- Date of Creation:
- circa 1450
- Alternative Names:
- A Man Reading
- Height (cm):
- Length (cm):
- Art Movement:
- Created by:
- Current Location:
- London, United Kingdom
- Displayed at:
- National Gallery London
- National Gallery London
While its origins are still slightly mysterious, many scholars believe this painting to represent Saint Ivo of Kermartin. Also known as Yvo or Ives, St. Ivo was born in north-west France to a fairly wealthy family in 1253. When he was just fourteen years old, Ivo was sent to study civil law at the University of Paris, which was already about a century old when the future saint matriculated. He eventually went to Orleans to study Canon law, the law of the Catholic Church.
While serving his various appointments, such as ecclesiastical judge of Rennes, Ivo continued to study biblical scripture and was eventually ordained and appointed to priesthood, first in the parish of Tredrez and later in Louannec, where he died of natural causes in 1303.
During his time as a priest, Ivo worked zealously and tirelessly to fight unjust taxation from the French crown and opened a charity for the poor, which earned him the reputation and title of the Advocate of the Poor.
He was canonized by Pope Clement VI in 1347 thanks to urging by the Duke of Burgundy, Philip I and the testimonies of a number of his parishioners, who praised his boundless goodness and his ability to replace the sin of the land with pure holiness.
St. Ivo's feast day is May 19, the same day he died, and he is the patron saint of the Brittany region of France, lawyers and abandoned children. His tombstone in Treguier reads "Saint Ivo was Breton, a lawyer and not a thief, a marvelous thing to the people."
Since the origin of this work, like so many of Rogier van der Weyden's works, is shrouded in mystery, not much is known about what inspired the artist to move forward with this idea. It is believed that this particular image was at one time part of a larger painting, possibly the left-hand side of small devotional diptych.
It is most likely that this painting was commissioned by a wealthy person or institution and that that person or group had some kind of connection to St. Ivo.
This painting is comprised of a single subject bent over some kind of document. It is believed that this was a legal document, which would fit well with the knowledge that St. Ivo, prior to his ascendancy to holiness, was a trained lawyer and judge.
Interestingly, St. Ivo's face is not the center of the painting, but is positioned to the right of the panel, allowing the viewer a crystal-clear glimpse of pastoral fields and a lake, with what appears to be either a cathedral or a castle in the distance.
The askance position of the saint's body indicates that this painting has not always stood alone, and is perhaps a left wing of a larger work.
Van der Weyden chose to use dark, rather non-descript colors for St. Ivo's clothing and accommodations. He reserved the lighter and brighter colors for the document he is studying and the inviting outdoor scene.
Mood, tone and emotion:
While Rogier van der Weyden is often credited with being able to elicit emotion through his subjects faces better than his contemporaries, this painting does not seem to quite live up to that reputation. However, it can be argued, of course, that nobody reading a legal document would exhibit much emotion.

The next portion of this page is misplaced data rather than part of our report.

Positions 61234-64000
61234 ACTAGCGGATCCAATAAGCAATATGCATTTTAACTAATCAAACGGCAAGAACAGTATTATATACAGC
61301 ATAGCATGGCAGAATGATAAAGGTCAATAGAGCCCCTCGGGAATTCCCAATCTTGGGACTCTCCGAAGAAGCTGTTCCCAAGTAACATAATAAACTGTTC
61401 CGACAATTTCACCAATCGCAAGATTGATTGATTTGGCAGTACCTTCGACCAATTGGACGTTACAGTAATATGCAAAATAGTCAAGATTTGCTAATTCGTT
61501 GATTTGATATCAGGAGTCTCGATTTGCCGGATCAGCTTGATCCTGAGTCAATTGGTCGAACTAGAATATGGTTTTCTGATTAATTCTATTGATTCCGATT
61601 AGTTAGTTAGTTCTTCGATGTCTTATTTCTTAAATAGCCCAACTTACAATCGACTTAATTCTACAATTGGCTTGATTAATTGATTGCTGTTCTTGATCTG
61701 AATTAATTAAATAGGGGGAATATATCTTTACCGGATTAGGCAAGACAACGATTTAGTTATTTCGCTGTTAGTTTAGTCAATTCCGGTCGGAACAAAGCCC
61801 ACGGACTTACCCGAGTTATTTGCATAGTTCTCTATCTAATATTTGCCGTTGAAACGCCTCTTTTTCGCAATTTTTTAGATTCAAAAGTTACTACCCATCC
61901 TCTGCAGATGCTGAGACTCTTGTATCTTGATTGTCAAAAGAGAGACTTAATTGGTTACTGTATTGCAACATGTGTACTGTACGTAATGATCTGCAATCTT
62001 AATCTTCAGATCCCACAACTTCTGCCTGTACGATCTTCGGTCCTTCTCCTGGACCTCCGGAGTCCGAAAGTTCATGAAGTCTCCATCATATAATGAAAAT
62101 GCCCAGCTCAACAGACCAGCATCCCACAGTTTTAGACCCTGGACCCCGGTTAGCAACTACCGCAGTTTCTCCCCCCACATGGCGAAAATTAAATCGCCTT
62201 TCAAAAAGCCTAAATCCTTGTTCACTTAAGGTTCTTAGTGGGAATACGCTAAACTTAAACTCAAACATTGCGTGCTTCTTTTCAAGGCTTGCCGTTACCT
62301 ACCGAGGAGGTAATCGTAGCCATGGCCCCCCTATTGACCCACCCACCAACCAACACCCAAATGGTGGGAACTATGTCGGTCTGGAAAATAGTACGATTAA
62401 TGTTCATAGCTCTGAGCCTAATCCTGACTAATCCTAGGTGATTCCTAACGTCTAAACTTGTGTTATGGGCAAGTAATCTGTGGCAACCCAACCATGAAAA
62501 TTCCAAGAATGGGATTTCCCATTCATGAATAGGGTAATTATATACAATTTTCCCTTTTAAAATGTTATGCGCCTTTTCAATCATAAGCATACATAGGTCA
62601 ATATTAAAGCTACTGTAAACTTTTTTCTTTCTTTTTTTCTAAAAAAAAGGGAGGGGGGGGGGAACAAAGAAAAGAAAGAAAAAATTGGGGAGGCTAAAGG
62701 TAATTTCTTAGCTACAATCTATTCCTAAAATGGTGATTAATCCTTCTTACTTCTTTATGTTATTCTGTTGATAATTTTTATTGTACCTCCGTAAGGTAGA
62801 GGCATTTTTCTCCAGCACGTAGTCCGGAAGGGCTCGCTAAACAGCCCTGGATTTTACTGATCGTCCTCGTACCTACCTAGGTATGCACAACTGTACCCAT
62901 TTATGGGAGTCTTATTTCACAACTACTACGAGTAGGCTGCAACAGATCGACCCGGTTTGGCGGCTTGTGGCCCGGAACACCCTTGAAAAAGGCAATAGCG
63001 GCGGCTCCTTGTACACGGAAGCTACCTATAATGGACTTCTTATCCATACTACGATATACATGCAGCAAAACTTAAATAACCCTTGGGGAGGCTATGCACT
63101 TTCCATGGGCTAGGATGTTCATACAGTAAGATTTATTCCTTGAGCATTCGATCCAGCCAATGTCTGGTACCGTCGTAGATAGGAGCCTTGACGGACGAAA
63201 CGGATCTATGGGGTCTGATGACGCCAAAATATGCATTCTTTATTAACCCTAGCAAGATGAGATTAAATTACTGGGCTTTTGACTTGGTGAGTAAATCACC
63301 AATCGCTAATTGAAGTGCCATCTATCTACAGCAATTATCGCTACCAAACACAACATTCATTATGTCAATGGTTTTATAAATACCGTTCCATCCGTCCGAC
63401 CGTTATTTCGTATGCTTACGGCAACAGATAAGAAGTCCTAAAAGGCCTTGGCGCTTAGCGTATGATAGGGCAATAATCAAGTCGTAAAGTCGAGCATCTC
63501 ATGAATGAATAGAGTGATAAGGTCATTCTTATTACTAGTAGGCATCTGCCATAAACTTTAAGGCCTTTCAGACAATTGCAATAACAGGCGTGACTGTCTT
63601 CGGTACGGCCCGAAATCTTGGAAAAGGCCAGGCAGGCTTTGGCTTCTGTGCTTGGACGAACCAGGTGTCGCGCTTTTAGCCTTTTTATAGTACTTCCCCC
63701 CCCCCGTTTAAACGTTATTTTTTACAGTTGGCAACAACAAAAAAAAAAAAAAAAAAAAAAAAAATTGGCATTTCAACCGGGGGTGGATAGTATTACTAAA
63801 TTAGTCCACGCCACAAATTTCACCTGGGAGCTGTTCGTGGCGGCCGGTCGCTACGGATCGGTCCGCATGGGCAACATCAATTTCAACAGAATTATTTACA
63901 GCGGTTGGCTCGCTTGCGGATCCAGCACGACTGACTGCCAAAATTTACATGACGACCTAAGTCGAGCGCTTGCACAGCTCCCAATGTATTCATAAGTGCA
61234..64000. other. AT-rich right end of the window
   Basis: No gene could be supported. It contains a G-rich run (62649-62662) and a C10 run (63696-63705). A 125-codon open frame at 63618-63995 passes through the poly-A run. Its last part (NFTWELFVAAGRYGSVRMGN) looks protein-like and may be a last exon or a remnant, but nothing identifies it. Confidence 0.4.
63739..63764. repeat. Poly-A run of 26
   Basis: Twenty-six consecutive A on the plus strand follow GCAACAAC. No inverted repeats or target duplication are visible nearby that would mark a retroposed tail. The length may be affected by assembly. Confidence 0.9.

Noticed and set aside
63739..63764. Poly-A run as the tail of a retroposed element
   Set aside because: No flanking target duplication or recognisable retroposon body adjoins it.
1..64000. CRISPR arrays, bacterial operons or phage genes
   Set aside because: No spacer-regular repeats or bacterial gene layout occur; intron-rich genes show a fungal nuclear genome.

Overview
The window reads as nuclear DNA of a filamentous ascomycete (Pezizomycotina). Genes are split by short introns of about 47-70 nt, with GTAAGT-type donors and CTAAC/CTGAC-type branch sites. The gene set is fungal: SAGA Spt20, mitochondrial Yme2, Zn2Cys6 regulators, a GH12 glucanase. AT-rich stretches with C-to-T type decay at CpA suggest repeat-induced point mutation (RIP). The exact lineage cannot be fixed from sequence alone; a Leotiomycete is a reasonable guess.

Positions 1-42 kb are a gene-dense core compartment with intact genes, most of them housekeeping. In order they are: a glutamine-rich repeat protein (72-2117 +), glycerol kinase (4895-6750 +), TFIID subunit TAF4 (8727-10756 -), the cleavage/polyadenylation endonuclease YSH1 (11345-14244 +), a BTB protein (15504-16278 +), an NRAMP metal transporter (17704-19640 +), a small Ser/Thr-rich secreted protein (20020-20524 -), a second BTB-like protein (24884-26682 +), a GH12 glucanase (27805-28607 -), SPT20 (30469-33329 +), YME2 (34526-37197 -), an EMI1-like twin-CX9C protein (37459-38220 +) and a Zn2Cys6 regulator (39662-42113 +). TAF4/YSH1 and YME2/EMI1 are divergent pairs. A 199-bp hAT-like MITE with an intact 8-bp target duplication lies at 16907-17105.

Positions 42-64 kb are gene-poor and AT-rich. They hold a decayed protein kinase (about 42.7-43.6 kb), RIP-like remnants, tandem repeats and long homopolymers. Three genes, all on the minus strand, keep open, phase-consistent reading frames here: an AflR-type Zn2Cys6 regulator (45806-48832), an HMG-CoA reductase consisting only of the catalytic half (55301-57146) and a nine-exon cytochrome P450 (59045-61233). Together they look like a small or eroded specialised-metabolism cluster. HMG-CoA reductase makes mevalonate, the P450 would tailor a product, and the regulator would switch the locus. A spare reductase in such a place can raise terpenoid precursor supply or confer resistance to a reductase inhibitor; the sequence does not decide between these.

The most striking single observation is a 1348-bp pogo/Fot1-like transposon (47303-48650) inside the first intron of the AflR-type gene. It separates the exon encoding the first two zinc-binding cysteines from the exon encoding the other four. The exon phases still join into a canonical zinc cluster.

Even so, this painting does not contain the same emotive quality as so many of van der Weyden's works, perhaps so as not to draw attention away from a lost central panel in a triptych.
Rogier van der Weyden began tasted success very early in his career. He was seen as an innovative painter, with a fresh vision and acute sense of emotion - qualities often devoid in artists during a time when formulaic religious depictions were widespread.
Artists in his workshop reprinted and imitated his works for dissemination throughout Europe. What his contemporary imitators and students could not convincingly replicate, however, was the same subtlety and 'contempt for mere representation' that van der Weyden so effortlessly achieved.
Rogier van der Weyden was remembered during the 16th and 17th centuries as a well-respected artist and man and people still marveled at his unique interpretations and subtly emotive subjects.
During the 18th century, van der Weyden's name and works were all but forgotten after his most accessible and impressive work, Scenes of Justice, was destroyed in 1695. By the 19th century, however, art historians began the arduous task of piecing together the shreds of his biography and oeuvre, wading through confusing double-biographies, rediscovering manuscripts and records and attributing paintings.
Today, Rogier van der Weyden is regarded as one of the pre-eminent painters of the Early Netherlandish style, lauded for his introduction of masterfully subtle emotions. He enjoys a place in art history books alongside more well-known painters like Jan van Eyck, though his own accomplishments are unrivaled.
For further insight into the works of Rogier van der Weyden, please refer to the following recommended sources.
• Campbell, Lorne. Van Der Weyden. Chaucer Press, 2004
• Campbell, L. & Van Der Stock, J. Rogier Van Der Weyden 1400-1464: Master of Passions. Waanders BV, Uitgeverij, 2009
• de Vos, Dirk. Rogier Van der Weyden: The Complete Works. Harry N. Abrams, 1999
• Kemperdick, Stephan. Rogier van der Weyden: 1399/1400-1464 (Masters of Netherlandish Art). H. F. Ullmann, 2008
• Pacht, Otto. Early Netherlandish Painting from Rogier van der Weyden to Gerard David. Harvey Miller Publishers, 1997
• Ridderbos, Bernhard, et al. Early Netherlandish Paintings: Rediscovery, Reception, and Research. J. Paul Getty Museum, 2005